According to a new research, physical activity in addition to atleast seven hours of sleep reduces the risk of women acquiring cancer.
The researchers are still not certain as to how does exercise influence and curb the development of cancer. However they believe that it could be due to an increased immunity, body weight and hormone levels. These researchers also studied the effects of sleep on potential cancer risk.
James McClain, Ph.D., cancer prevention fellow at the National Cancer Institute and also the lead author of this study states that, “Greater participation in physical activity has consistently been associated with reduced risk of cancer incidence at several sites, including breast and colon cancers. Short duration sleep appears to have opposing effects of physical activity on several key hormonal and metabolic parameters, which is why we looked at how it affected the exercise/cancer risk relationship.”
The researchers studied around 6000 eighteen year old women with no previous history of cancer. These women were kept an eye on for about a decade. The researchers evaluated the link between physical activity energy expenditure (PAEE), sleep duration and prior incidence of cancer in these women.
Of these women, 604 were diagnosed with first incidence of cancer, including breast cancer. 50% of the women in the PAEE showed a lower risk of acquiring any type of cancer. Among the more active women 65 or younger, sleeping for less than seven hours a night wiped out exercise benefits and affected their over all immunity against cancer. McClain says, “Current findings suggest that sleep duration modifies the relationship between physical activity and all-site cancer risk among young and middle-aged women.” He continues, “Overall cancer risk among younger women is relatively modest. It’s not a highly likely event by any means.”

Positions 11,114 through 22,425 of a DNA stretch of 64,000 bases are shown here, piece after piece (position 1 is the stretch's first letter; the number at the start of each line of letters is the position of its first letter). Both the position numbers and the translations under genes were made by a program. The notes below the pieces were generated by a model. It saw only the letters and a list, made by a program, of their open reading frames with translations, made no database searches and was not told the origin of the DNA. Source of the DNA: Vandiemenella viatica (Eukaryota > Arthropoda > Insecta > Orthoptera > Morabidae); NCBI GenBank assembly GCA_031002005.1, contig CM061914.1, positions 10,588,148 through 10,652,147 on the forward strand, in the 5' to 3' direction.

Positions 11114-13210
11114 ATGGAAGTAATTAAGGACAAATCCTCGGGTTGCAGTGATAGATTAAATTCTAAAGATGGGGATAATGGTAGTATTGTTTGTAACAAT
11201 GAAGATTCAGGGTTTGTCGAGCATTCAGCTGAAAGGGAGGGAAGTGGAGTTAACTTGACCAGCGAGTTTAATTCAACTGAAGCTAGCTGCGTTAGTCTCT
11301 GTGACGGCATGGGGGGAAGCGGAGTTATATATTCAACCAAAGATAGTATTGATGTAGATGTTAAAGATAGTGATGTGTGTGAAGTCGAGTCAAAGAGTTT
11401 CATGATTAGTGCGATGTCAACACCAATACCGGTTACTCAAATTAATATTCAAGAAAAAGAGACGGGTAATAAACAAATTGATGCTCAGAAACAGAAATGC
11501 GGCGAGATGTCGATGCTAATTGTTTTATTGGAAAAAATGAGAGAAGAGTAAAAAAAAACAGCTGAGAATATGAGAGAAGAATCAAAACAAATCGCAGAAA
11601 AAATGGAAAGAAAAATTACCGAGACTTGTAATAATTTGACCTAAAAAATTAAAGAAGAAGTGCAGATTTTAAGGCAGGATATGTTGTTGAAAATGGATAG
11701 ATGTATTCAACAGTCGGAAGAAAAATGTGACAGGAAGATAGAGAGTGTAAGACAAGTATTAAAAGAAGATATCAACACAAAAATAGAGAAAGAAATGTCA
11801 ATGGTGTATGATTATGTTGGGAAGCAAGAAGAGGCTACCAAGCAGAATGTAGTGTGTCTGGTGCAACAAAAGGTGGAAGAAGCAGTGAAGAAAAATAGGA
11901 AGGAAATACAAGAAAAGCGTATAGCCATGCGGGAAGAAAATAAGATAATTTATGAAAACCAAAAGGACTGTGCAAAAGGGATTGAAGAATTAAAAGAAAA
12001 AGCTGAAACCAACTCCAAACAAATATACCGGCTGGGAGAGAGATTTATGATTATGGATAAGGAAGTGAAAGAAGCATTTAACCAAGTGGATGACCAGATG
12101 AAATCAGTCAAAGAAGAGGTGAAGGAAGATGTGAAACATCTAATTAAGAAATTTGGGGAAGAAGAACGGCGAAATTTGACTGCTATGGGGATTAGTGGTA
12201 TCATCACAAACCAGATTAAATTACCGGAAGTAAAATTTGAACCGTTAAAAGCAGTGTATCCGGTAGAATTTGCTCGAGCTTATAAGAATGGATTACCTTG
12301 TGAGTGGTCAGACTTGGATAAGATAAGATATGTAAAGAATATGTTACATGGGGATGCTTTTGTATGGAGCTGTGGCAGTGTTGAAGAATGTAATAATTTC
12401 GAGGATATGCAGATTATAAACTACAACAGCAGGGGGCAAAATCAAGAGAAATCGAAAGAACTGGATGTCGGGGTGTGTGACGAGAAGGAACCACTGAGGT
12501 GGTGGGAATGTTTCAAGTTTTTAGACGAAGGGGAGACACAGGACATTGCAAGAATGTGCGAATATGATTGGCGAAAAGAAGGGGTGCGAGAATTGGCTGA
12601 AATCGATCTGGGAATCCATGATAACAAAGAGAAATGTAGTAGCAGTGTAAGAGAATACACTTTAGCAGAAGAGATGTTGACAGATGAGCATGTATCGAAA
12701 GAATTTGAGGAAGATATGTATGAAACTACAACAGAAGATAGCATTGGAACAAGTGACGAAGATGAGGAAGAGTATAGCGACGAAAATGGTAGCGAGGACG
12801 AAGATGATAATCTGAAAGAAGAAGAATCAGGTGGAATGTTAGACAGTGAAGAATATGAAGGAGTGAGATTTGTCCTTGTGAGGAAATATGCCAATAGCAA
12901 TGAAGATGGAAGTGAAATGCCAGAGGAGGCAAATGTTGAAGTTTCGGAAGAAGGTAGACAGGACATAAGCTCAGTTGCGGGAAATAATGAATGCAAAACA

According to McClain, the next step would be to analyze this situation properly in order to better understand the effects and the link between exercise and sleep on the prevention of cancer. A number of studies have been conducted on the effects of insufficient sleep on the over all well being of human beings, however few studies have linked less sleep with an increased cancer risk.
It is recommended to be active and get sufficient sleep in order to increase the rate of mortality. It is also said that just by sleeping, there won’t be any reduction in cancer risk, exercising is very essential as well.
This study was presented at the American Association for Cancer Research’s Seventh Annual International Conference on Frontiers in Cancer Prevention Research.